Adam Wainwright will throw a third simulated game Monday in Pittsburgh when the St. Louis Cardinals begin their final road trip of the season.
Cardinals General Manager John Mozeliak told Fox Sports Midwest of that decision before the Cardinals faced Milwaukee in their home finale Sunday.
Wainwright, recovering from a torn left Achilles’ tendon, still has not been cleared to pitch in a game by the Cardinals’ medical staff, something that seemed to be forthcoming late last week.
“Originally, it was sounding like that,” Cardinals manager Mike Matheny said. “Now it’s kind of changed, so I don’t know exactly when it’s going to happen.”
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Matheny didn’t explain what’s changed.
“We don’t have everybody on the medical staff accessible 24-7,” Matheny said. “We can’t just beckon somebody and they change their life plans. Some of them aren’t on call, so we have to adjust. We have a lot of people, but there’s certain eyes we want to get on it. Some of them are accessible, some aren’t.”
Wainwwright has felt fine after each of his previous two simulated games.
“We’ll see. We’ll see how he looks,” Matheny said. “That’s kind of the next step in this progression. Hopefully, that can work out.”
Sizzling at home
The Cardinals finished 55-26 at home, tops in the major leagues. The Cardinals’ best season at home was in 1942, when they were 60-17. They were 58-21 in 1943.
“It seems like there was a period where we were just as good on the road, too,” Matheny said. “We’ve played pretty consistent baseball. (But) we love playing here. I don’t know of any team that can say, ‘Hey, I hate playing at home.’ It doesn’t normally work that way.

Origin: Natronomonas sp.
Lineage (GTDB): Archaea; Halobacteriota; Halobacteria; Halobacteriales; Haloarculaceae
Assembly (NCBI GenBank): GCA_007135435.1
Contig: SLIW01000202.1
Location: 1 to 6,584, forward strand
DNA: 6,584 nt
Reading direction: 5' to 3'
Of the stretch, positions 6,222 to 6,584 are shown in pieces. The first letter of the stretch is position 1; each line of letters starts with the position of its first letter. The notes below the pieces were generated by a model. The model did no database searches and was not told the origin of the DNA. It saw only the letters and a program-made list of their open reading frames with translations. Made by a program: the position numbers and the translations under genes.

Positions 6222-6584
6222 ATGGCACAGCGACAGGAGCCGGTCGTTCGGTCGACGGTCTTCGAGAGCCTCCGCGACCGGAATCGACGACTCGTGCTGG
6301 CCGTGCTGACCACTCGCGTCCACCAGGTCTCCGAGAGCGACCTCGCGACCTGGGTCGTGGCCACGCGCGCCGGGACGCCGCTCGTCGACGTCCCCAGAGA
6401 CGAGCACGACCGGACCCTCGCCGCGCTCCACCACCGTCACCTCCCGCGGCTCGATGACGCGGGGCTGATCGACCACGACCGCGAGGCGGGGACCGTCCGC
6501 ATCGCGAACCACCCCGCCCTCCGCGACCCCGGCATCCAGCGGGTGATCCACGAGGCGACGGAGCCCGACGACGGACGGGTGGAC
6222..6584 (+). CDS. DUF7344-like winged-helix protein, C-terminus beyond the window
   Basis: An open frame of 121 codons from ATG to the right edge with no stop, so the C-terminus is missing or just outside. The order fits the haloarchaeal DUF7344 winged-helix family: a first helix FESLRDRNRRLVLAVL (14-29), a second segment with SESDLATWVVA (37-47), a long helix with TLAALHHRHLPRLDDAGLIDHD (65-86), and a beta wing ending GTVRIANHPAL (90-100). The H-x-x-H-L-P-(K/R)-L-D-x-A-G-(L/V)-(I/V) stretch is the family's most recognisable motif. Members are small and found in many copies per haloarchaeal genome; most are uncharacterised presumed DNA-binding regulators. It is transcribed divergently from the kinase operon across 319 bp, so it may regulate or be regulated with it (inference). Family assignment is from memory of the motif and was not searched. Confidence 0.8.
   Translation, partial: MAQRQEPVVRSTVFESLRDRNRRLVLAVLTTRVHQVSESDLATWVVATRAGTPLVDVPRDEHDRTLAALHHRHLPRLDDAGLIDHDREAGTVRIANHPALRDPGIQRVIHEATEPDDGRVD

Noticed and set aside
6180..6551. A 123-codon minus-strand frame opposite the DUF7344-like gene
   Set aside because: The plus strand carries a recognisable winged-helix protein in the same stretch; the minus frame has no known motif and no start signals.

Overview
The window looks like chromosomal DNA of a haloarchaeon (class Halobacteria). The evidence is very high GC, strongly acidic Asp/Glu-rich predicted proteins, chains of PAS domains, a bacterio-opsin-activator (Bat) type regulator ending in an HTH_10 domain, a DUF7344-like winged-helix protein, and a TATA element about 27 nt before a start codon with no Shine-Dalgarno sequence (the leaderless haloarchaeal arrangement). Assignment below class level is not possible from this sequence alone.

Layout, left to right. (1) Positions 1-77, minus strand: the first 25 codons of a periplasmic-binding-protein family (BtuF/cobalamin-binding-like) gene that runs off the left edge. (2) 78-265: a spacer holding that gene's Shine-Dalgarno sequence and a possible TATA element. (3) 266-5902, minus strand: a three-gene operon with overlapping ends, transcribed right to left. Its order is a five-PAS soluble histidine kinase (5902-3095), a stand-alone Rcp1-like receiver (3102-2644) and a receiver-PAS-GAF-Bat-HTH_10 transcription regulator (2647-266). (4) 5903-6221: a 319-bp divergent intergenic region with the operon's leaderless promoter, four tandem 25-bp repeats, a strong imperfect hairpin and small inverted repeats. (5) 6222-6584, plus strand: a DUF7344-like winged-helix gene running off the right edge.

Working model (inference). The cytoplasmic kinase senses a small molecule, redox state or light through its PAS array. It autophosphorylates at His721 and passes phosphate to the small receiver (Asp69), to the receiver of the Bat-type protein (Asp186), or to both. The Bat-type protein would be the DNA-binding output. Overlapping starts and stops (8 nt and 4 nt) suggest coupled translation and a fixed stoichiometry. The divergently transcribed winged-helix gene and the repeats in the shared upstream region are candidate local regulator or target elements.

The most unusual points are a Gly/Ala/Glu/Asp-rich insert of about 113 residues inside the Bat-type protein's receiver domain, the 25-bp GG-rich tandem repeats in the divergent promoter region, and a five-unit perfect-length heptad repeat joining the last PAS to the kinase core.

“This is just a great atmosphere, especially how it’s kind of played out towards the end here. It’s been a packed house, lots of life. I run into people all the time who have just bought in to the daily excitement of this team and this season. When you have that, that vibe in this stadium makes it a great place to play.”
Matheny said the regular season has gone rapidly.
“It doesn’t seem right. It’s gone by quick, but we’re ready to put a good finish to it,” he said.
Third baseman Matt Carpenter was back in the lineup and batted first Sunday, despite exiting after five innings Saturday with a tight hip. Carpenter hit a go-ahead homer in the seventh and was followed by a home run by Stephen Piscotty, but Milwaukee scored seven in the ninth to earn an 8-4 victory.
“There’s always concern,” Matheny said of Carpenter’s ailment Saturday. “He showed up and tested out great. We’ll continue to watch him, but he was ready to go today and the medical team was fine (with it).”
Matheny said there are several members of the team who lobby for playing time even after being scuffed up in some fashion.
“The front row of that class is pretty full,” Matheny said. “There’s quite a few guys that take that same approach. They’re always trying to figure out a way to be in there, and that’s what we want. We want them anxious to figure out a way to help us out, especially right now. This is what they work so hard for.”
Pitching in Pittsburgh
Lance Lynn, Michael Wacha and Tyler Lyons will pitch in Pittsburgh, which trailed the Cardinals by three games entering Sunday.
Lyons will pitch for Carlos Martinez, who is out for the year with a strained shoulder suffered Friday against Milwaukee.
The Pirates have pasted Lynn this season. Lynn is 0-2 with a 6.94 ERA in three starts against Pittsburgh, allowing 19 hits and 13 earned run in 11 2/3 innings. Lynn was unable to survive the first inning in a 10-5 loss Aug. 13 at Busch Stadium.
Wacha is 2-0 with a 1.93 ERA in three starts against Pittsburgh. Wacha, however, is 2-2 with a 6.75 ERA in his last four starts, failing on three occasions to last six innings.
Pittsburgh will pitch J.A. Happ, Charlie Morton and Gerrit Cole.
At the gate
The Cardinals enjoyed their 37th sellout of the season Sunday, as 45,021 watched the game.
St. Louis drew 3.520,889 to Busch Stadium, an average of 43,468. The overall attendance was the fourth-highest in franchise history, behind 2007 (3,552,180), 2014 (3,540,948) and 2005 (3,538,948).